Black Christmas Star Cary Elwes Reveals What Drew Him to the New Take on the Classic

Landing in theaters this past weekend was the second remake of 1974's Black Christmas, which was co-written by April Wolfe and Sophia Takal, with Takal also serving as director. While the film might not have been a blockbuster financially, it sparked some immensely passionate responses from audiences, as the film shifted focus away from the source material's narrative to explore themes of misogyny and sexual assault in university culture. In this take on the concept, Cary Elwes stars as Professor Gelson, a figure who has come under fire for his possibly sexist behaviors, though it's unclear how much of those punitive measures are warranted or if some students might be overreacting.

"Our industry is still very much a male-driven industry, as you know, and many workplaces are still male-driven, and to be able to channel this guy wasn't hard for me because there's plenty of people with archaic thinking in this community," Elwes shared with ComicBook.com of playing the character. "I just tried to make him as ... I don't judge him, let me put it that way."

He added, "We've seen egregious behavior, unfortunately, in this town, which has made, thank God, the movement that was way overdue and it's refreshing to come across a script that actually addresses that."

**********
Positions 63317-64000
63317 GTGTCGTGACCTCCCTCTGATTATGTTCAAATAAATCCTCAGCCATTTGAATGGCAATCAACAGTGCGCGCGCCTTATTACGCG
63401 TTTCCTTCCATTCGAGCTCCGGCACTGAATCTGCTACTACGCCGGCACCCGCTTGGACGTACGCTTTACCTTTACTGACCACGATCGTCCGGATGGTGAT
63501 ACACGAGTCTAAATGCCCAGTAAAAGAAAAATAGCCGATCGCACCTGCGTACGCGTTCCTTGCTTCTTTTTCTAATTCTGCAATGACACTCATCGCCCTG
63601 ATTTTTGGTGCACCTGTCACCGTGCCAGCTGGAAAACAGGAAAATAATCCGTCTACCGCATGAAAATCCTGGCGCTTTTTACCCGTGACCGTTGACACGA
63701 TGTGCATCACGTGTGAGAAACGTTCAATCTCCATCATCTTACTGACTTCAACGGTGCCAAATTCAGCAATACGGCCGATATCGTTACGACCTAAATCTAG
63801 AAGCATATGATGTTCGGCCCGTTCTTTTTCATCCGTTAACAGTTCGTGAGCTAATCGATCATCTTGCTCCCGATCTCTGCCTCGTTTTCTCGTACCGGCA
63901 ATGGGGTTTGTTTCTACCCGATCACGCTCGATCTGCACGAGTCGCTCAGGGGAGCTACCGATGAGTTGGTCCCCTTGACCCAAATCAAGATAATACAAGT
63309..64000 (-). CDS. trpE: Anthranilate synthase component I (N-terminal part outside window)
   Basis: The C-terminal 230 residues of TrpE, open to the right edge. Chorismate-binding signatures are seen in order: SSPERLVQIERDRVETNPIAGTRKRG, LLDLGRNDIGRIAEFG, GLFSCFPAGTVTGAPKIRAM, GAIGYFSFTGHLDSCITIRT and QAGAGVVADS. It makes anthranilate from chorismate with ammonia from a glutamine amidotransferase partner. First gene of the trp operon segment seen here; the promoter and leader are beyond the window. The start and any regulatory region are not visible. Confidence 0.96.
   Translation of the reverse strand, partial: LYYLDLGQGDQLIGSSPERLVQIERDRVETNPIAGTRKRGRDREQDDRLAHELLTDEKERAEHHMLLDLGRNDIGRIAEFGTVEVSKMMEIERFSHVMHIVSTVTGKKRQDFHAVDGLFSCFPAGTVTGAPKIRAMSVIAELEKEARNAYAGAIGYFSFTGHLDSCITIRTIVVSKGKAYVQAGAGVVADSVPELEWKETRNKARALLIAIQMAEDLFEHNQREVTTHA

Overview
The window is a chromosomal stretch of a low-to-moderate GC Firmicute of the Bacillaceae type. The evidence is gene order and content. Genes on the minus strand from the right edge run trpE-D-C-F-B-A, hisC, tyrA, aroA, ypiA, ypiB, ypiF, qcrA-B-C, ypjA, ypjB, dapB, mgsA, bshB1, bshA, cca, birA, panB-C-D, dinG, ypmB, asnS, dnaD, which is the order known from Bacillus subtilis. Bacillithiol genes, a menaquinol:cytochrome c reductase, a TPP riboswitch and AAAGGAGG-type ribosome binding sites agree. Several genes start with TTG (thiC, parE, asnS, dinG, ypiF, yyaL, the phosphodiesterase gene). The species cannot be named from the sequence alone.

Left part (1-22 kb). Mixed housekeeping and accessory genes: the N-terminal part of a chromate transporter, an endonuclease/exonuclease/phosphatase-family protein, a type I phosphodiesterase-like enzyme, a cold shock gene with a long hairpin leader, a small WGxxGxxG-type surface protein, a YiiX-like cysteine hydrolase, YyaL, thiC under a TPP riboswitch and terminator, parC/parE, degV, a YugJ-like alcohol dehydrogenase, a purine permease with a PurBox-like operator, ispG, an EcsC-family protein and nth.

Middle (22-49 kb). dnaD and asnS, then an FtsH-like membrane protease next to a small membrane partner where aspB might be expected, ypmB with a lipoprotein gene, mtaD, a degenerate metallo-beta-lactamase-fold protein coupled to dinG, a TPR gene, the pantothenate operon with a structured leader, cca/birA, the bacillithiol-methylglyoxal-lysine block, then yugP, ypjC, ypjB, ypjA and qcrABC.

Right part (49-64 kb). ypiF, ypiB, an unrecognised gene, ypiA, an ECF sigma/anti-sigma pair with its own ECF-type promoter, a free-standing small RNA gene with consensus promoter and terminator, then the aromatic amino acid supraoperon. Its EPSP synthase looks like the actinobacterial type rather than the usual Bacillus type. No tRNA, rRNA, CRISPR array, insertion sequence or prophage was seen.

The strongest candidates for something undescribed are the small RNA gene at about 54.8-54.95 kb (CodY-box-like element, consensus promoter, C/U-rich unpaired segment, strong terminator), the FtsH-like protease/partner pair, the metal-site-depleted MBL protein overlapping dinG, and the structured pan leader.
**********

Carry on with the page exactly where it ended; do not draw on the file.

In the film, Hawthorne College is quieting down for the holidays. But as Riley Stone and her Mu Kappa Epsilon sisters — athlete Marty, rebel Kris, and foodie Jesse — prepare to deck the halls with a series of seasonal parties, a black-masked stalker begins killing sorority women one by one. As the body count rises, Riley and her squad start to question whether they can trust any man, including Marty’s beta-male boyfriend, Nate, Riley’s new crush Landon or even esteemed classics instructor Professor Gelson. Whoever the killer is, he’s about to discover that this generation’s young women aren’t about to be anybody’s victims.

Some horror fans were apprehensive to see a film getting a second remake, though Elwes noted that it was this iteration's departure from the source material that drew him to the project.

"The draw, obviously, was that it was a fresh take on the genre and that it had a strong comment," the actor noted. "These were very powerful women fighting back and I think audiences are tired of the usual cliches of women being exploited and victimized, and then the sexuality in horror films. I think audiences are tired of that."

Elwes pointed out, "It's not necessarily a remake and more for reimagining. As we've discussed, the themes of it are very different in this one. So that's what makes it interesting to me, that it actually had such logical and physical beings running through it, which, we blocked a scene with Jordan Peele films, one that has the people react strongly, too. And I think the audiences say they want more [films like that]."

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Black Christmas is in theaters now.

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